A Generational Gap in Religious Participation Among African Americans

A new report from the Barna Group, a California-based research organization, finds that African Americans as a whole remain more religious than other racial/ethnic groups in the United States, but younger Blacks are turning away from organized religion.

The proportion of Black adults who say church involvement is overall “desirable” is on the decline, from 90 percent in 1996 (71% “very” + 19% “somewhat”) to just 74 percent today (44% “very” + 30% “somewhat”). A notable 18 percent of Black adults say they are “dechurched.” One-quarter of them have never set foot in any church before.

Young Black adults’ relationship to faith and religion is waning. Black Gen Z (67%) and Millennials (65%) are on par in claiming Christianity, at about two-thirds. This makes them more Christian than their generational peers of other races, but less Christian than older Black adults. Roughly one in four Black Gen Z (26%) and Millennials (22%) say they have no religion.

The report states that “young Black adults also seem to be distancing from faith and spirituality in general, not just affiliation and institutions. Black Gen Z are both the least likely Black generation to call themselves “spiritual but not religious” and the most likely to be “religious but not spiritual,” suggesting a dissociation of belief, practice, and identity.”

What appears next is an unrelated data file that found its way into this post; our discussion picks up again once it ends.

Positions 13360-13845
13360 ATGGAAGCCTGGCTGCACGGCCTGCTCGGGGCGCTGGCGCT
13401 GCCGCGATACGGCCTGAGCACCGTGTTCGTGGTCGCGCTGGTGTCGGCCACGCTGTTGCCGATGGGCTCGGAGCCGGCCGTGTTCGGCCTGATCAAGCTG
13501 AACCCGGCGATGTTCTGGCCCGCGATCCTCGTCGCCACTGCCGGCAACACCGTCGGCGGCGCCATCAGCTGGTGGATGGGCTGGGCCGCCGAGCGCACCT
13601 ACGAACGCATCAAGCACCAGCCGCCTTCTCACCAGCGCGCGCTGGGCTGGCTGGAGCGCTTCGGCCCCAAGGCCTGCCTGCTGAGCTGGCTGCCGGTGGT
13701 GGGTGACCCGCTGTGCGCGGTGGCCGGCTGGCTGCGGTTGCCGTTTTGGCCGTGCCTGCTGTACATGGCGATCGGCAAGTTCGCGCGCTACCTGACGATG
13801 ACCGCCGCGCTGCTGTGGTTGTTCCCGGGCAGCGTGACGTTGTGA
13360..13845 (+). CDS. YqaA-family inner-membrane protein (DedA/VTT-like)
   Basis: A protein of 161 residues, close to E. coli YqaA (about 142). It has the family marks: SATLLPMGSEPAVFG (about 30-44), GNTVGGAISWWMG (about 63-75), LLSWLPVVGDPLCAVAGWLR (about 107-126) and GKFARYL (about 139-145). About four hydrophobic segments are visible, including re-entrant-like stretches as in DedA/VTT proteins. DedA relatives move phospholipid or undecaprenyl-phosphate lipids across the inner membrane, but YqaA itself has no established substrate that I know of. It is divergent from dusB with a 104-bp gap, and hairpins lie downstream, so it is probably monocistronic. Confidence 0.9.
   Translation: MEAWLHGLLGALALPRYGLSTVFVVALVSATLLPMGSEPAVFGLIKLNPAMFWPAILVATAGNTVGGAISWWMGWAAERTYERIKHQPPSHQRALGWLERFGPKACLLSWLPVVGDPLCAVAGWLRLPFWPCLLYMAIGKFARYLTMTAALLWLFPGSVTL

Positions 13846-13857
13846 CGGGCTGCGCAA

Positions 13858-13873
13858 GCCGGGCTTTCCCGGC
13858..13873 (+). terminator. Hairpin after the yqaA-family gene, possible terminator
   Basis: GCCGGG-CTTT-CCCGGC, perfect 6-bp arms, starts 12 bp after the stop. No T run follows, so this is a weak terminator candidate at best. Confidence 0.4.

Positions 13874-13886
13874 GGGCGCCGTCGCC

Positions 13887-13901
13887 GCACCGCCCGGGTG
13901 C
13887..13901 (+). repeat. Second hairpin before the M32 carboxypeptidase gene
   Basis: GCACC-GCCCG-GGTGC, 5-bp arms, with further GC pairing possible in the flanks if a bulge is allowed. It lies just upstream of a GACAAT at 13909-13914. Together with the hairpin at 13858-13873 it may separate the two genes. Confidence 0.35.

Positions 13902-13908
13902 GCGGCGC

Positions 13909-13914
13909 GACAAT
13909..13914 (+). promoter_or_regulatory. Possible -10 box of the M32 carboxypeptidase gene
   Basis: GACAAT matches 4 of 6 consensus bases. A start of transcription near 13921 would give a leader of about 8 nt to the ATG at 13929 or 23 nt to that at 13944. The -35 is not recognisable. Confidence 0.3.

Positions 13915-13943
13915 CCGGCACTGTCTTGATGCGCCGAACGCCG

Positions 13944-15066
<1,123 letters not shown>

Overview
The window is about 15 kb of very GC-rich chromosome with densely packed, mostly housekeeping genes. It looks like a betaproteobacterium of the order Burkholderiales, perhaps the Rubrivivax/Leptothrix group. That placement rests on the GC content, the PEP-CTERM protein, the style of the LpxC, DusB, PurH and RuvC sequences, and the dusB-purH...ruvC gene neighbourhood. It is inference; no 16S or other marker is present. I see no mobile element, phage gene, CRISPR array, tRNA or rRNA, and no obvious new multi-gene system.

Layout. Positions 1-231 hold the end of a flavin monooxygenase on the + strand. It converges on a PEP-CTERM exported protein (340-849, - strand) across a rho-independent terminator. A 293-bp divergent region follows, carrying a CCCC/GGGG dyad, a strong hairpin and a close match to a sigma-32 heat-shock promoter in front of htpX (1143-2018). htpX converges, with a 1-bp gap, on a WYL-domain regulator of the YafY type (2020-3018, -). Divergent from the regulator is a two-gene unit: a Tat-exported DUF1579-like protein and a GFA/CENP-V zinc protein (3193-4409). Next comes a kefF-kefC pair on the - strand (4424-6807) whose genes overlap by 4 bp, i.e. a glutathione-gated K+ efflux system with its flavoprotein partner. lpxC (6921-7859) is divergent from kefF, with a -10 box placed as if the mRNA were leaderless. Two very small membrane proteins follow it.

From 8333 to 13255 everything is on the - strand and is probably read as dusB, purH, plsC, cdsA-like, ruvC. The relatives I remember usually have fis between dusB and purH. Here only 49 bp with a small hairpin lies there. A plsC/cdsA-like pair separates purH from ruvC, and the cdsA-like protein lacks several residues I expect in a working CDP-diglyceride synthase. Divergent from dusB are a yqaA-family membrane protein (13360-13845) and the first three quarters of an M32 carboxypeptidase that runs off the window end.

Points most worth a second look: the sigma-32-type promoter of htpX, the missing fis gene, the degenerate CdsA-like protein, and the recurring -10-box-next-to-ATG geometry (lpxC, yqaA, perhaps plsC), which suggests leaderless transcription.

The full report, “Trends in the Black Church: More Faithful, But Not Immune to Decline,” may be found here.

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  1. Nothing good can come from these trends. Without religious influences, most blacks will have no durable moral foundation to their lives.

  2. These findings are supported by anecdotal information on behavioral differences in life choices among the age groups and the manner in which life challenges are handled. However Spiritual and religious coping have been the foundation of strength for many in the community and the question becomes “what will support this generation to produce resilience?”

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